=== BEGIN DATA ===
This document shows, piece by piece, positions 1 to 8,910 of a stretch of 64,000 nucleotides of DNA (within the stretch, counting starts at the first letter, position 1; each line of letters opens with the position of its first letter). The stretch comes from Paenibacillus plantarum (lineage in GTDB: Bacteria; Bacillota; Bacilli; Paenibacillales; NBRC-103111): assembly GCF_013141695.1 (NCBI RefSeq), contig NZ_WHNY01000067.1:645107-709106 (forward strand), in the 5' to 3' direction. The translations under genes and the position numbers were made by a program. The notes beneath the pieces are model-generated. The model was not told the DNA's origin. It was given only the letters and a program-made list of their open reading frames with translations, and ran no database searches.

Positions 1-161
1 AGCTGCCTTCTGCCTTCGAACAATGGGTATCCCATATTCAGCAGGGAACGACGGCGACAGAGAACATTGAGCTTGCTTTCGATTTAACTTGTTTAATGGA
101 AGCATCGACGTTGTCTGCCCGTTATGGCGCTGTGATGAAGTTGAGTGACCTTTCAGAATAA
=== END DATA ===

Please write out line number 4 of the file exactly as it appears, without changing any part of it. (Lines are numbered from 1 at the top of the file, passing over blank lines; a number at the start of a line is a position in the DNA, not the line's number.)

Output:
101 AGCATCGACGTTGTCTGCCCGTTATGGCGCTGTGATGAAGTTGAGTGACCTTTCAGAATAA